FLORENCE, Ky. -- One of the men who helped popularize the “church in jeans” movement and paved the way for big, non-denominational churches Northern Kentucky has retired from the pulpit.
Until he retired on Christmas Eve, Barry Long was the only senior pastor the Vineyard Christian Church in Florence ever had. Long and a few friends cobbled the church together in 1987 from three small-group Bible studies, in an era when most congregations still sang from hymnals and worshippers wore their Sunday best.
He retired because he turned 65 last year, because it’s time for new leadership – the church has lost members in recent years -- and because he’s tired. Last month, he had the bones in his left ankle pinned together and fused because of chronic pain from college sports injuries.
He’ll never bend his foot again, but he will be able to walk without pain for the first time in years.
Long, who grew up in Erlanger and graduated from Lloyd High School, played volleyball at Ball State University, then moved to California in 1973 in pursuit of a beach volleyball career. To make ends meet, he sold stereo equipment, and a fellow employee invited him to a Vineyard church.
The Vineyard movement now has 1,500 churches worldwide, but it was new when Long began attending. The first Vineyard church was started in Hollywood in 1974, during the “Jesus movement” that saw Christ as a counter-cultural figure. Long found it eye-opening.
There was no stained glass, no organ, and worshippers wore sandals and shorts.
“My wife (Fran) and I looked around and said, ‘This can’t be church. This can’t be it.’ The novelty kept me coming back,” he said.
After having what he described as a dramatic conversion experience, he stopped taking illegal drugs (he was addicted to Quaaludes, a sedative popular at the time), and his values changed overnight.
After spending two years as a leader of a church small group, he moved his family back to Kentucky to start a church. Initially, the three small groups he started here began meeting Sunday mornings for worship at Tichenor Middle School in Erlanger.
Bringing the Bible to Life
Independence resident Nancy Miller has attended the Vineyard since those days, she said, and stayed because of Long’s gift for bringing the Bible to life and his concern for the poor. The church has often had grocery and clothing giveaways, she said, and once held a yard sale for the poor only, where every item was 1 cent.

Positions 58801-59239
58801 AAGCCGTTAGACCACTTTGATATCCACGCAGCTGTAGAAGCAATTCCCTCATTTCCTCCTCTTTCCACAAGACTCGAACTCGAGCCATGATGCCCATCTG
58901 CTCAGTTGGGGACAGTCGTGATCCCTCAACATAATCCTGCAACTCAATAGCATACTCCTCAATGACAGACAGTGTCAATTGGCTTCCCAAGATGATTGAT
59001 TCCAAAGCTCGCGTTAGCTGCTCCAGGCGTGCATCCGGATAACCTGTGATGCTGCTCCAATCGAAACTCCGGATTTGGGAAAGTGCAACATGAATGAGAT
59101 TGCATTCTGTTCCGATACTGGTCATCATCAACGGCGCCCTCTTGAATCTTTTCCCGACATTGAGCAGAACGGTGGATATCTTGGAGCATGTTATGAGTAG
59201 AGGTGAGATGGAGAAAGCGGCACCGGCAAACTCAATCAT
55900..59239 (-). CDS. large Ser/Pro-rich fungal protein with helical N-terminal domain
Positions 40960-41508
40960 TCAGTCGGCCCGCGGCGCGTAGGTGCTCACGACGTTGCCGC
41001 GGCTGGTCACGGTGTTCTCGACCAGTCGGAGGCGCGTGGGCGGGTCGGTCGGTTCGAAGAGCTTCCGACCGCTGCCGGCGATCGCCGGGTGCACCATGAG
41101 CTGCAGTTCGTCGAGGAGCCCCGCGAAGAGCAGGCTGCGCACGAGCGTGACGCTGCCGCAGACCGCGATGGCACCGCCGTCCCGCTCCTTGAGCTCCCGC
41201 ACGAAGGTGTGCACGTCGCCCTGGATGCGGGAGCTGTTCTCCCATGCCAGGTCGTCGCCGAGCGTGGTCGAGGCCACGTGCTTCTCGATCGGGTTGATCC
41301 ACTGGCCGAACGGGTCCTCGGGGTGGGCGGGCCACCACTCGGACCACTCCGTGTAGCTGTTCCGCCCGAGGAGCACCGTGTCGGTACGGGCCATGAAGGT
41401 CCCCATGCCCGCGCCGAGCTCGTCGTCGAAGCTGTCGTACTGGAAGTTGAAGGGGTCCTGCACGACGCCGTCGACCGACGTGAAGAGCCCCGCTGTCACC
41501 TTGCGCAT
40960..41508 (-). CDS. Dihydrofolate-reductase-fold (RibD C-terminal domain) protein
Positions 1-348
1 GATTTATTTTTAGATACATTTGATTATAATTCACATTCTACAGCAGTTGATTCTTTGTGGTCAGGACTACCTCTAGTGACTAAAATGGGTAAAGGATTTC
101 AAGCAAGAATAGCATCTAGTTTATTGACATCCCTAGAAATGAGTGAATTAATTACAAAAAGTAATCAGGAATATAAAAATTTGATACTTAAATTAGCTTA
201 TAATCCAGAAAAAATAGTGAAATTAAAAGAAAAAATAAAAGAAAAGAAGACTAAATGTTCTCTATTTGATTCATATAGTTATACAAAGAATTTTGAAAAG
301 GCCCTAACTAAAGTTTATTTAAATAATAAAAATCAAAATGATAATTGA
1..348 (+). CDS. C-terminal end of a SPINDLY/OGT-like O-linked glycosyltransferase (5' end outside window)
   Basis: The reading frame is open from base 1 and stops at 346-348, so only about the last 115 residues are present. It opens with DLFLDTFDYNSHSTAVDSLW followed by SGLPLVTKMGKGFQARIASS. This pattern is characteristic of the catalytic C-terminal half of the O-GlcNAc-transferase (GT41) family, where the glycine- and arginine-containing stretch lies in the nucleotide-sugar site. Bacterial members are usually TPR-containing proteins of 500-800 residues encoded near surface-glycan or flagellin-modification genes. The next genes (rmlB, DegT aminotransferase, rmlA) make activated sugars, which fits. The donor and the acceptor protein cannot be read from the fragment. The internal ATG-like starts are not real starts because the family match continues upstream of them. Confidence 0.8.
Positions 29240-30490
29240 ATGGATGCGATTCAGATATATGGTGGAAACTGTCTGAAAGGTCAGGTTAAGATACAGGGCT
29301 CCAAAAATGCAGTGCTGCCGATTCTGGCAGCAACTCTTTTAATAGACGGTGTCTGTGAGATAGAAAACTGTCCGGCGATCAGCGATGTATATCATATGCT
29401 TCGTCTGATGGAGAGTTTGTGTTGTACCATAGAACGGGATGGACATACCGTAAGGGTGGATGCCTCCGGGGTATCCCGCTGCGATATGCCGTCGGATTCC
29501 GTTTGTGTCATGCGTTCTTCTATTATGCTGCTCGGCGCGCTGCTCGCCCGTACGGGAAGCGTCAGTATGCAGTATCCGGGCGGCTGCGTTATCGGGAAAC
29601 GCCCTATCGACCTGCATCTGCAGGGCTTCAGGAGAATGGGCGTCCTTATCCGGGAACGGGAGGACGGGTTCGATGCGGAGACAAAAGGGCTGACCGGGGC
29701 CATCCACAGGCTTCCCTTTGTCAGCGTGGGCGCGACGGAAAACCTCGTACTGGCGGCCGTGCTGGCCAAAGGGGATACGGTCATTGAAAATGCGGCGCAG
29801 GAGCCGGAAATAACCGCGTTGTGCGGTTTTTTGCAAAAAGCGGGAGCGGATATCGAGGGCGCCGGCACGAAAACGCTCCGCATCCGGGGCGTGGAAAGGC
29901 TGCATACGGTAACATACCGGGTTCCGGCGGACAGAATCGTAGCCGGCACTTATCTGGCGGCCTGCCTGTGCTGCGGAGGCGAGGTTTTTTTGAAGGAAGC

Nearly all the traditional churches shunned the new congregation, Long said, and from their pulpits, some local preachers called it a cult. There were only two other Vineyard-like churches in Northern Kentucky then, Long said, both of them now in Florence – Fellowship of Believers (now Seven Hills Church, a megachurch) and Christ Chapel.
Long was ahead of the curve because of his days spent in California worship services, said Bo Weaver, who founded Fellowship of Believers. “He brought a bit of that California flavor to Kentucky when he started the Vineyard,” Weaver said. Long always celebrated the successes of his peers and would do anything to help his fellow preachers, Weaver said.
“He doesn’t know how to act like a preacher,” Weaver said. “He’s just himself.”
As the church grew, the congregation met in the cafeteria of Covington Catholic High School, then in rented space in Florence, and in 2000 moved to its current home.
Smaller Than ‘Megachurches’
In recent years, Long’s brand of conversational sermons and relaxed services with contemporary music has become the norm, not the exception.
At its peak before the Great Recession, the Vineyard drew about 1,200 to weekend services, Long said. It never reached the 2,000 mark usually associated with megachurches, as has First Church of Christ, which is just a few miles north on Camp Ernst Road. Ironically, First Church’s longtime pastor, L.D. Campbell, was the only pastor who welcomed him to Boone County, Long said.
Since the Great Recession, weekend attendance has fallen to about 700, Long said. Few of those who left went to First Church, however. More left for Crossroads Church, now Cincinnati’s largest congregation, which opened a Florence campus in 2012.
It was hard not to take that slump in attendance personally, Long said, because the church had grown every year before that. On his best days, he said, he prays for churches like Crossroads, and reminds himself that “we are not in competition with them; we are in competition with the darkness.”
On his worst days, he said, he is jealous – but he tries to remember that when the Vineyard opened its permanent sanctuary, it immediately gained about 100 members from other churches.
New Pastor Taking Over
In January of last year, Long announced his impending retirement, and the church hired Houston-based Vanderbloemen Search Group to find his replacement. The church decided on Marc Ladouceur, a former consultant for Chicago megachurch Willow Creek Community Church.
His pulpit style is quite similar to Long’s, Miller said. His first few sermons have focused on, “We’re a new family now, what do we do now, how do we get to know each other and how do we move forward,” she said.
Meanwhile, Long spends Sunday mornings watching TV news shows while he recovers from surgery. He’s also writing a book of reflections on discipleship.
He fields requests to speak at various churches, he said, and he expects he will keep teaching somewhere. Fortunately, he has saved his money and doesn’t need to rush out and get another job.
“I feel free to really listen to see what God wants me to do,” he said.